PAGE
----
CNN's John King is joined by panel members to discuss the U.S. credit downgrade and Afghan attack.
CNN's John King talks to Fouad Ajami and author Robin Wright about the Middle East's reaction to President Assad.
Every day we ask influential politicos to send us their top three bullet points that are driving the day's conversation inside and outside Washington.
Senior Editor of MarioWire.com Mario Solis-Marich:
Spotted Owls: At least two of the rare and endangered species known as “job creators” have been seen; Michael Bloomberg and George Soros are putting 60 million dollars of their own money into youth intervention programs with huge job components; contrary to conservative dogma, both of these employment suppliers believe that their taxes should be raised.
Praying Mantis: When Texas Governor Rick Perry prayed for America he forgot to plea for the impoverished children of his state, the percentage of which has grown under his tenure and is at least 3% above the national average with Latino and black children making up over 70% of that unfortunate group.
Blind Bats: Standard and Poor's credit downgrade report blasts the debt ceiling tactic used by the tea party and enabled by “mainstream” Republicans – and the media still does not see the economic extortion of the right.
RedState.Com Editor Erick-Woods Erickson:
- Over the weekend, I pointed out that Barack Obama not only inherited a receding economy from George W. Bush, he also inherited a triple A credit rating. Somehow, Bill Clinton was able to make progress with Republicans in charge of Congress, George W. Bush was able to make progress with Democrats in charge of Congress his last two years, but suddenly gridlock in Washington is too insurmountable? I don't think so.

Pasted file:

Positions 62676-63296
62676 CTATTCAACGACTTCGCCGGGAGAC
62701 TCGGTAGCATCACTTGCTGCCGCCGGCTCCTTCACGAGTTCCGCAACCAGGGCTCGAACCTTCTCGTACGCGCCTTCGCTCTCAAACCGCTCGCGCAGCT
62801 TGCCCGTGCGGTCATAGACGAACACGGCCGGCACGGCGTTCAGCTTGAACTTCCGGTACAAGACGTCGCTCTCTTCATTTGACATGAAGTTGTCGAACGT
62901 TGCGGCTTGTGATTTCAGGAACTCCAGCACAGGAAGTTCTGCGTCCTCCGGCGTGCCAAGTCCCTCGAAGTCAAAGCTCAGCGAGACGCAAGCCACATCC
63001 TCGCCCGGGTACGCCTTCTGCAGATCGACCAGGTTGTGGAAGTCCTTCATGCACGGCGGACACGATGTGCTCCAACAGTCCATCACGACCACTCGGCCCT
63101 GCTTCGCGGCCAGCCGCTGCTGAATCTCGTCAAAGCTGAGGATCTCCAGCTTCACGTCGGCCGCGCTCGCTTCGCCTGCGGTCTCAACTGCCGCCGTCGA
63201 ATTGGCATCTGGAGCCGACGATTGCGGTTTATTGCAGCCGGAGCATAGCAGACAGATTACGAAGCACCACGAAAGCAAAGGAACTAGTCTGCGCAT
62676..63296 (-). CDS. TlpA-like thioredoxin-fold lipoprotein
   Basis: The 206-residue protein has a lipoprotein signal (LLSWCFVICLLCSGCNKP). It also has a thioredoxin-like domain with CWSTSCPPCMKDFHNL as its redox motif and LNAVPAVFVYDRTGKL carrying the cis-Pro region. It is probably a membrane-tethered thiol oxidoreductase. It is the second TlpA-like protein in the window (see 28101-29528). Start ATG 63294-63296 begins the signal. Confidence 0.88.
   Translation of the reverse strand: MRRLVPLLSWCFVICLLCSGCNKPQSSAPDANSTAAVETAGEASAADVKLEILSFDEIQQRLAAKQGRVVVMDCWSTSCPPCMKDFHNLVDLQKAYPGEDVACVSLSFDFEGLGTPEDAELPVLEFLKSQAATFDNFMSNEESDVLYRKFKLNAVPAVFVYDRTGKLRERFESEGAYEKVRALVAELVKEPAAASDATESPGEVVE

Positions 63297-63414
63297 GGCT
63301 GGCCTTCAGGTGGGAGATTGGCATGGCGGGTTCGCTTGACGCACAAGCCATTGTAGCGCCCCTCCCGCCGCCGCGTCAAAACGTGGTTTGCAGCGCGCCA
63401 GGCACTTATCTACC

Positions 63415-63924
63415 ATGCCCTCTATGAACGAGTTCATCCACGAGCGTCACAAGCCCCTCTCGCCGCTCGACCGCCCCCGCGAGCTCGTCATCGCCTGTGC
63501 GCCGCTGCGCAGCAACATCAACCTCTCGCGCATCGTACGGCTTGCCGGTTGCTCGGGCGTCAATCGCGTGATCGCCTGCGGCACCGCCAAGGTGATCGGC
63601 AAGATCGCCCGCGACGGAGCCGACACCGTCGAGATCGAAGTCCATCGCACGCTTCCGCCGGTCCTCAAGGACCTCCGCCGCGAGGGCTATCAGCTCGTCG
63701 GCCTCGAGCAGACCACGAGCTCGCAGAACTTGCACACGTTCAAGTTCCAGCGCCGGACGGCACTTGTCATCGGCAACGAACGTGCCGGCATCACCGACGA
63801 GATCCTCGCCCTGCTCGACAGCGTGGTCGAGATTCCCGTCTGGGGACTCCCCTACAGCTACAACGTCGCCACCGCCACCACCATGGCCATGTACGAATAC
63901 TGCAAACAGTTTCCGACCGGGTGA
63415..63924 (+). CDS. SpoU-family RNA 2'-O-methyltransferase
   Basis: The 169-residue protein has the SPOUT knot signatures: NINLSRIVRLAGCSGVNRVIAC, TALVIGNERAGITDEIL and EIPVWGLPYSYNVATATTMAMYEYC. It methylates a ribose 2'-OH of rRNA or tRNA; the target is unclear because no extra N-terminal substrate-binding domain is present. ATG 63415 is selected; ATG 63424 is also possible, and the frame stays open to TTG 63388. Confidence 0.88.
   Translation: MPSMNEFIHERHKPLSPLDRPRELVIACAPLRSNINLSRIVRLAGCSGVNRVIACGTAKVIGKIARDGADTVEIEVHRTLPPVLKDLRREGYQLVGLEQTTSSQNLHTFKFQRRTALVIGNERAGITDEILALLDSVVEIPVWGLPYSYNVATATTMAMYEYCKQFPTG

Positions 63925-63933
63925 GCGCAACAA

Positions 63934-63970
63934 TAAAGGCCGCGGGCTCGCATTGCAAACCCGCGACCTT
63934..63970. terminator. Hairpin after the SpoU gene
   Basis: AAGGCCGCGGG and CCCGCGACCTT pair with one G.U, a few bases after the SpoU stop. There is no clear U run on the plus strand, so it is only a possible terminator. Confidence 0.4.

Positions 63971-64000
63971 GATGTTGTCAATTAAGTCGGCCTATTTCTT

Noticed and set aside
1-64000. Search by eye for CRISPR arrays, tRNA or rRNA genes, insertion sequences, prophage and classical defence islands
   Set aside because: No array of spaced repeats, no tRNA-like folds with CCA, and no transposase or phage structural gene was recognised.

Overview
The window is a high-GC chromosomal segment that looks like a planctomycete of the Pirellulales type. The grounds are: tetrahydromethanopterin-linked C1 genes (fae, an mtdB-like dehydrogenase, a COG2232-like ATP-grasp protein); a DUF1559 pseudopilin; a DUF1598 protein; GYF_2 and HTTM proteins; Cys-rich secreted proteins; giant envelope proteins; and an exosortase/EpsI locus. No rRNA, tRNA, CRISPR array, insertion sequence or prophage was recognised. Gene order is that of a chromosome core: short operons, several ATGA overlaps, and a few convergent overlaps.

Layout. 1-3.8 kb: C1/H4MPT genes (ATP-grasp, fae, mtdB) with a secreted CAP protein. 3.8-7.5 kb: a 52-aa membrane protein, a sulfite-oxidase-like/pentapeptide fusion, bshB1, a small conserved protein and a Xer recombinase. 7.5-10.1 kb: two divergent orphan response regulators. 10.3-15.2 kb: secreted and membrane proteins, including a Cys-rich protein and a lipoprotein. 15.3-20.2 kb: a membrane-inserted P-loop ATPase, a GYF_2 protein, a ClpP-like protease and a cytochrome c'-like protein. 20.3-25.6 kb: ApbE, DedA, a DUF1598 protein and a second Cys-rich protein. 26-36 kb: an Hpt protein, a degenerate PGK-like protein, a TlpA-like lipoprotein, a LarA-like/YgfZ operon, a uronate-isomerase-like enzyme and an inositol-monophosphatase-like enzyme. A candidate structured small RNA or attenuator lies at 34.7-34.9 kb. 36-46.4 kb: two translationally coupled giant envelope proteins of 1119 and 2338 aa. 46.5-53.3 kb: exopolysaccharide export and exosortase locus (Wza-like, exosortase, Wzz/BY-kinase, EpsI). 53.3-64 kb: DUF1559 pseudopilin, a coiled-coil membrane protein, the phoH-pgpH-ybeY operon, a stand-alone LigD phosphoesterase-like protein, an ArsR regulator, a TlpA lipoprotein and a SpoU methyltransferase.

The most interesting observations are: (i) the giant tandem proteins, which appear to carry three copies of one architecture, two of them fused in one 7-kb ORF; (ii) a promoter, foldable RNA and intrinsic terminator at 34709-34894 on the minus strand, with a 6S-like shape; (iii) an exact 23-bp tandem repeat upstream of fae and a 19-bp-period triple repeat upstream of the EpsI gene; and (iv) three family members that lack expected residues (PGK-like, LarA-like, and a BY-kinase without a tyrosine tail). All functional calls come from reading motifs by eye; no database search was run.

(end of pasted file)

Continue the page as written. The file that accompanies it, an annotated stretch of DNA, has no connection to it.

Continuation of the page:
- While we are all having fun throwing rocks at each other, left and right, what if Barack Obama is right? Seriously. What if S&P really got the math wrong. What we are learning is that S&P told its big clients early on Friday. Then the Treasury Department pointed out S&P made a $2 trillion math mistake. Well, S&P could not then walk it back because it had already told its clients and caused the market to blink. So now S&P trots out the "too acrimonious" argument. When the heck has Washington not been acrimonious? What if the President is right and it really isn't anyone's fault but S&P? But then what explains Axelrod blaming the tea party over the weekend? Maybe the White House should pick one culpable party?
- Mitt Romney is appearing in public more lately, after being in the "Mittness" Protection Program. Suddenly, with Rick Perry's entry into the race probable, Romney as the odds-on favorite looks less and less so. Likewise, Bachmann continues to surprise people by holding on to strong poll numbers.
Editor’s Note: The blog is a place for a freewheeling exchange of ideas and opinions. CNN does not endorse anything said by its contributors.
CNN's John King talks to Joplin High School principal Kerry Sachetta about the town's road to recovery.
CNN's John King and members discuss the continuing violence in Syria.